Class based membership available now!!

Membership classes are ideal for the person who really enjoys the gym’s social aspect and loves being around others while training. Classes held here will include bodyweight classes, strength development, power development, aerobic and core.

Membership classes also reinforce the importance of having training partners and people that can help you in a training session. This is a huge factor in staying accountable and also progressing in the gym.

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Strength and Conditioning lower body

Monday @7pm

This involves working with different variations of the squat and hip dominant exercises either in a dynamic or maximal effort context. The class is structured as follows:

  • Warm-up, 10-15 mins
  • Main lift, 15-20 mins
  • Accessories Lifts/conditioning, 15-20 mins

The accessory lifts focus on weak areas. This part of the class is used to build up lagging muscle groups that will come together over a period of time to improve your squat or deadlift or any of their variations. This part of the class is great for building muscle.

Very rarely in these classes do we do the same main lift for more than 2 weeks. Consistent rotation of the main lift will avoid accommodation.

Example of exercises used in these classes:

  • Box squat
  • Back squat
  • Front squat
  • Anderson squats
  • Rack pulls
  • Reverse hypers
  • Cambered bar squats
  • SSB Squats
  • Belt squat
  • ATP pulls
  • RDL
  • Trap bar deadlifts…………

HIIT/ Power Development

Wednesday @7pm

The HIIT (high-intensity interval training) classes are based on the mechanics and application of force production while also developing the energy systems that go along with such training. In these classes bodyweight exercises, Kettlebells, bands and TRX are used to increase the power and development of energy systems. The three different energy systems are:

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1 – ATP-CP High intensity short durations/bursts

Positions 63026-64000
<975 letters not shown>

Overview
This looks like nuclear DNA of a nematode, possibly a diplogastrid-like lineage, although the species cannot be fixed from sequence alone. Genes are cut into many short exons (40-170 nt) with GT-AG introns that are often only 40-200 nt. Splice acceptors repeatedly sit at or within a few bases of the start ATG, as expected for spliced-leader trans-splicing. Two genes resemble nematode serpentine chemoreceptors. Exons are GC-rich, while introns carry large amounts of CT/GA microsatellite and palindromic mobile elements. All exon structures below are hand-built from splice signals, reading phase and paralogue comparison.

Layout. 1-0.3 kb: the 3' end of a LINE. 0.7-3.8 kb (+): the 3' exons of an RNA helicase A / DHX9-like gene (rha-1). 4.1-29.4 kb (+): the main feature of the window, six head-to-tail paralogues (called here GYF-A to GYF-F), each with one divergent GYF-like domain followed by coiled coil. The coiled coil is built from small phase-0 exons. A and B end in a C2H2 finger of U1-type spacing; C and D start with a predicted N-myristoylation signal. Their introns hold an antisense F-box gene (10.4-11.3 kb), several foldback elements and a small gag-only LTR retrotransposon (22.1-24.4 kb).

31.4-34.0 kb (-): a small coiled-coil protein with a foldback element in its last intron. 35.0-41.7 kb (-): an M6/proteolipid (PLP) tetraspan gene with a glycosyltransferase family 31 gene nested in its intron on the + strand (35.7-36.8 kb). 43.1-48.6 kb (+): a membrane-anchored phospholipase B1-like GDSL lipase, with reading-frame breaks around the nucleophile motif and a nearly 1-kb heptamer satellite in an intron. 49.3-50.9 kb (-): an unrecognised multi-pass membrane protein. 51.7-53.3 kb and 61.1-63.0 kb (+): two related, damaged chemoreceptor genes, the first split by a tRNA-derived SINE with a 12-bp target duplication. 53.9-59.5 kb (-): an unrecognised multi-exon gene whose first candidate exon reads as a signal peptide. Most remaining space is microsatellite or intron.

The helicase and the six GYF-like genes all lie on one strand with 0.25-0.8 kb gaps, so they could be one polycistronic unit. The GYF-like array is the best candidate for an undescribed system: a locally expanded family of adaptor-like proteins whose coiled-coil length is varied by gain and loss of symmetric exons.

Athletes that compete in sports that are mainly focused on the requirement of high intensity efforts in very short duration will have to access this energy system more. This system relies on the use of creatine phosphate stores to produce energy. Training this energy system through resistance training and power-based training prolongs the ability to maintain a higher intensity. Example of these sports:

  • Shot-putters
  • Weightlifters
  • Gymnasts
  • Sprinters

2 – Anaerobic Lactic (Glycolytic) High to medium intensity.

The anaerobic lactic (AL) system provides energy for medium to high-intensity bursts of activity that lasts from 10 seconds to a max of approximately 90 seconds.

The ability to sustain this energy system is commonly viewed as an important athletic attribute in team sports such as basketball, hockey, ringette, and soccer, where shifts, or transitions, are a part of the game.

The anaerobic alactic system does not require oxygen, however, whereas the ATP-CP system will only produce energy for 10 seconds, fast glycolysis can work at a capacity for much longer.

As a result, waste products such as lactic acid accumulate in the blood and in muscle cells. The burning sensation in the muscle, shortness of breath, and fatigue are all symptoms of lactic acid build up and thus impacts the athlete’s ability to perform.

Focusing on this energy system during training can increase your lactic threshold which allows you to train at a higher tempo with increased intensity

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3 – Aerobic – long duration, low to moderate intensity

The aerobic system provides energy for low to medium-intensity activities that last anywhere from two minutes to a few hours. Any sport that has repeated shifts, rallies, events, or sustained exercise, such as long-distance swimming, crew (rowing) and kayaking rely on the aerobic system.

Unlike the other two systems, the aerobic system requires oxygen and takes longer to overload and fatigue the system.

Training this system enhances the body’s ability to utilize oxygen and allows an athlete to prolong the ability to sustain higher intensities before tiring and cramping out. Training this system can also be used as active recovery as it is responsible for providing oxygen to the systems of the body and allows the body to flush by products of energy from the body such as hydrogen.

Strength and Conditioning Upper Body

Thursday @7pm

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This involves working with different variations of upper body pressing and pulling exercises either in a dynamic or maximal effort context. The class is structured as follows:

  • Warm-up, 10-15 mins
  • Main lift, 15-20 mins
  • Accessories Lifts/conditioning, 15-20 mins

The accessory lifts focus on weak areas. This part of the class is used to build up lagging muscle groups that will come together over a period of time to improve your upper body strength exercises or any of their variations. This part of the class is great for building muscle.

Very rarely in these classes do we do the same main lift for more than 2 weeks. Consistent rotation of the main lift will avoid accommodation.

Examples of exercises in this class are:

  • Bench Press
  • Over head press
  • Bent over rows
  • Pin presses
  • Seated presses from many different angles
  • Body weight exercises such as dips and pull ups and all their variations……..

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